God created our bodies with an in-built response to frightening situations. When we become aware of danger, we go into a survival mode. In this mode, our thinking becomes very basic: for example, we might stay and fight or turn around and run away.
This is the classic “fight or flight” response we have all experienced; we could also add “freeze” to the list. When a person often gets stuck in this mode during times which aren’t actually dangerous, this might mean the person struggles with anxiety of some kind.
When experiencing “fight or flight,” we find ourselves not thinking deeply or thoughtfully. Our typical ability to empathize with others or reflect on the wisest course of action gets traded in for one overriding concern: survival. In order to be able to think thoughtfully and empathetically, we have to calm down.
“Our typical ability to empathize with others or reflect on the wisest course of action gets traded in for one overriding concern: survival.”
This fight-or-flight mode isn’t a bad parable for the default way a lot of us go throughout most days. Often, we’re just busy trying to survive another day. We can perceive threats to our comfort or success in the form of inconvenient interruptions, workplace competition, or stressful busyness. As long as we are preoccupied with just trying to make it through the day, then we’re going to function in a very basic, almost survival, mode. And our ability to relate to people empathetically or reflect on situations wisely will be crippled.
That’s why these short prayers we’ve been talking about are so important. If you pray for God to open your eyes so that you can see God as God, see sin as sinful, and see grace as amazing, these steps will calm you down to where you can pursue wisdom in situations and empathy toward others.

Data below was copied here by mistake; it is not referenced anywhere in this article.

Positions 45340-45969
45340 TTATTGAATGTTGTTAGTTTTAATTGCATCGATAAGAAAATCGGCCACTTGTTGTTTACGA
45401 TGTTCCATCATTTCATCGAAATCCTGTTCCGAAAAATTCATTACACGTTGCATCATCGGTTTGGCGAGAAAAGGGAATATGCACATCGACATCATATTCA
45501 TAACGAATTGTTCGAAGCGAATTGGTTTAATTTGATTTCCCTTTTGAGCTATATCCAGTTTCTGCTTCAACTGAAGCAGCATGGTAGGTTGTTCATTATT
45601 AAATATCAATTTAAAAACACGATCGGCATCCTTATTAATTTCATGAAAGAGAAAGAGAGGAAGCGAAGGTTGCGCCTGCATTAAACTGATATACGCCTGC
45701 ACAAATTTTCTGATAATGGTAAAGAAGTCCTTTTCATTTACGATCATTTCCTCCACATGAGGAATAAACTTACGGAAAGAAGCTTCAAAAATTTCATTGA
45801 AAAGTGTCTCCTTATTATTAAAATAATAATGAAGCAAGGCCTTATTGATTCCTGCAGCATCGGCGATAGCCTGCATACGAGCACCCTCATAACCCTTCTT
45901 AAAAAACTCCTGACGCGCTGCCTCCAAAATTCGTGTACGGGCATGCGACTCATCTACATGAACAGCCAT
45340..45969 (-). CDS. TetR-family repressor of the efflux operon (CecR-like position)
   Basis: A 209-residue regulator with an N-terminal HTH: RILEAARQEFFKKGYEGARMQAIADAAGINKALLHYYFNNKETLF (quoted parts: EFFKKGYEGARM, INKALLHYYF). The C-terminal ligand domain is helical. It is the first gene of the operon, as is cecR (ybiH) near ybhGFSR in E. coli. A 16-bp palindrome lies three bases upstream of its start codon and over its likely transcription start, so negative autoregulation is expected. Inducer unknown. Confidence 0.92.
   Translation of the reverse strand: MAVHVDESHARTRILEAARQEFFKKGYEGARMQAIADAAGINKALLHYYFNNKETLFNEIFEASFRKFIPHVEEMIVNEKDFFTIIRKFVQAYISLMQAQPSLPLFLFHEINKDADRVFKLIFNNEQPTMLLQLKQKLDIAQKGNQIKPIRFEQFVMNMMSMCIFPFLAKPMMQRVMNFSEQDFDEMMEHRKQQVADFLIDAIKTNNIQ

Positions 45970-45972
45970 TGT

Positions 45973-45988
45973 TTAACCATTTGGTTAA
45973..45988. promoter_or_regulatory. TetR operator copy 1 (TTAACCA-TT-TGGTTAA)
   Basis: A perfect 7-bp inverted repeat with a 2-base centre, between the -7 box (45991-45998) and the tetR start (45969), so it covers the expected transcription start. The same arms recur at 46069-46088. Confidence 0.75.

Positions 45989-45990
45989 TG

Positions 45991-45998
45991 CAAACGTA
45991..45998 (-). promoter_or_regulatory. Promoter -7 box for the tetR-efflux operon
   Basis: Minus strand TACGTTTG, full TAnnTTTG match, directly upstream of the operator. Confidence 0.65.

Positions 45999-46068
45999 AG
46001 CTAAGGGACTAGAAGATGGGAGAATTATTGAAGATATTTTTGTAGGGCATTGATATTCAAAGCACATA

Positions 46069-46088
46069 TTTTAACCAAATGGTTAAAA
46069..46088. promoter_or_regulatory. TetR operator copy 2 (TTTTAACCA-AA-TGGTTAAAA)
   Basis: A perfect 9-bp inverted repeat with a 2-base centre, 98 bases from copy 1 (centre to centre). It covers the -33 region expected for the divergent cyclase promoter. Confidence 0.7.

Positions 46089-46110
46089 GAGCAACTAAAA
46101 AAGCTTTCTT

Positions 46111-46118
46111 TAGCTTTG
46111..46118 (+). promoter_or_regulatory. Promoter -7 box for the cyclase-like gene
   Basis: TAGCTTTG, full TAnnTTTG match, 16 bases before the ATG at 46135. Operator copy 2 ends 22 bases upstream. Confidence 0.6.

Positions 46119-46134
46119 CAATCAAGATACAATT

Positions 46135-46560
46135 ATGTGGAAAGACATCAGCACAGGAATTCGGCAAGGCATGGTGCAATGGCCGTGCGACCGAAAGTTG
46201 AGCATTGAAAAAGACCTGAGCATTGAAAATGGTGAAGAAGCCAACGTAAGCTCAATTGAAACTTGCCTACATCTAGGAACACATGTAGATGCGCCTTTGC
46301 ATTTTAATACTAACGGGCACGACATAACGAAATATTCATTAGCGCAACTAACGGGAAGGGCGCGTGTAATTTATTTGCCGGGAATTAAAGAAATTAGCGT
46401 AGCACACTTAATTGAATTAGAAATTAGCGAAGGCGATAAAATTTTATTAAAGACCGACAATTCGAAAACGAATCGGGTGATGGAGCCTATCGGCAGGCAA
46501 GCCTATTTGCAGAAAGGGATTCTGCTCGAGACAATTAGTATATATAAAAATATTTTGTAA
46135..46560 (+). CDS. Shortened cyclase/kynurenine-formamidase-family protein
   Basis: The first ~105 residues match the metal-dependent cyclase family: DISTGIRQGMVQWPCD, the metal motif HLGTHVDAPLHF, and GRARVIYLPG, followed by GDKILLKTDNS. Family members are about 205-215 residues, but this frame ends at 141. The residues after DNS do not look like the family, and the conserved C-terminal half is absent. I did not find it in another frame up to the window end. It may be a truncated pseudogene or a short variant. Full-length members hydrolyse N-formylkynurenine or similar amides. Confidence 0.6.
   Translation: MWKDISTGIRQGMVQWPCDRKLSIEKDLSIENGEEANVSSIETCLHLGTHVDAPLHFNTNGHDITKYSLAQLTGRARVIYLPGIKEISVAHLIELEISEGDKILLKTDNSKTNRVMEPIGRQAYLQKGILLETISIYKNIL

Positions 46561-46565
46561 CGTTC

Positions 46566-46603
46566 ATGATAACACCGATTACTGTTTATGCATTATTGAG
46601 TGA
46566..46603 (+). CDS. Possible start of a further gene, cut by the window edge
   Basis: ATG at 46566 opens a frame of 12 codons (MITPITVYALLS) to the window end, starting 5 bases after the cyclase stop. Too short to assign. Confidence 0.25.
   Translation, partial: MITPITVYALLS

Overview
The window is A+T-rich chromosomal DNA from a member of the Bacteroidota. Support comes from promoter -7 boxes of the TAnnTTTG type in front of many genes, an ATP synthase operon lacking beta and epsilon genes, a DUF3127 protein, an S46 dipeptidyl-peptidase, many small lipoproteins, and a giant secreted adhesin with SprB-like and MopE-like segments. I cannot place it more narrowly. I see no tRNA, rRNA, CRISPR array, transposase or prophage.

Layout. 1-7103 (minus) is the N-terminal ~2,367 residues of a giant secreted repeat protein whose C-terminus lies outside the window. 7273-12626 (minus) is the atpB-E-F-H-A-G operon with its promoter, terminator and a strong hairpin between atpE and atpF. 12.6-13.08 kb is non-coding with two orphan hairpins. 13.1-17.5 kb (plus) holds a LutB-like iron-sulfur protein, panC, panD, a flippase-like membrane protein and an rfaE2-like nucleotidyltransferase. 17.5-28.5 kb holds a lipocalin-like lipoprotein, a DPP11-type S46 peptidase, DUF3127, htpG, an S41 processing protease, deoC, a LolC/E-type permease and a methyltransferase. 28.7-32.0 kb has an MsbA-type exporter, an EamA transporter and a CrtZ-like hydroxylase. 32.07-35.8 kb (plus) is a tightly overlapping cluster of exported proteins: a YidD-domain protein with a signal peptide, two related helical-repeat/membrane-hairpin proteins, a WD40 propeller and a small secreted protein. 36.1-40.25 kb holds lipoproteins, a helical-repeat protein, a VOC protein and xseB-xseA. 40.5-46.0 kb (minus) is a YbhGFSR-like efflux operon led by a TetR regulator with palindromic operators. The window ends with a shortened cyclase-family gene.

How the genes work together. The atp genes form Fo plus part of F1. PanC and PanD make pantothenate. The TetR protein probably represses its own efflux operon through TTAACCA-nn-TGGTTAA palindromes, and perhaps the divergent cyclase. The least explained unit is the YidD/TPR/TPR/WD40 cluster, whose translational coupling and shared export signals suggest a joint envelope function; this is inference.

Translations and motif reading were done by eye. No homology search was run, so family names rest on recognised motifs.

Take grace, for example. If your eyes are truly open to how amazing God’s grace for you is, think about how much of a calming effect that can have on your otherwise stressful, survival-mode way of living. A life fueled by God’s grace walks in peace as it receives forgiveness and enjoys its new identity as a beloved child of God. The grace-based life lives in gratitude for the past and anticipation of heaven.
“If your eyes are truly open to how amazing God’s grace for you is, think about how much of a calming effect that can have on your otherwise stressful, survival-mode way of living.”
If that’s you, then you are freed up to really live.
Forgiven people are freed up to forgive. People at peace are able to walk in gratitude and security. In the same way as we are loved, we are freed up to love others in hundreds of creative ways.
As God opens your eyes to how amazing His grace is for you, you are able to look up from your stressing and scurrying and actually see people. You can see in them the insecurities you’ve had and offer them the confidence you needed. You can see in them the discouragement you’ve felt and offer them encouragement. You can see in them the need for gentle wisdom that you could have used when you were in their situation.
You can look up and see opportunities to rejoice with those who rejoice and weep with those who weep. Grace calms us from our default fight-or-flight mode of surviving the day so we can see others as ourselves.
“As God opens your eyes to how amazing His grace is for you, you are able to look up from your stressing and scurrying and actually see people.”
That’s why the fourth and final prayer of this series is to ask God to open our eyes so that we can see other people as ourselves. It’s not as though we didn’t already know Jesus’ Golden Rule: to treat others the way we want to be treated. But the survival mode we often get locked in blurs our ability to really see others in the first place.
So, how can we cultivate the sacrificial love which is supposed to characterize us as Christians? Please pray and continue to pray these four short prayers with me:
Open my eyes so that I might see others as myself.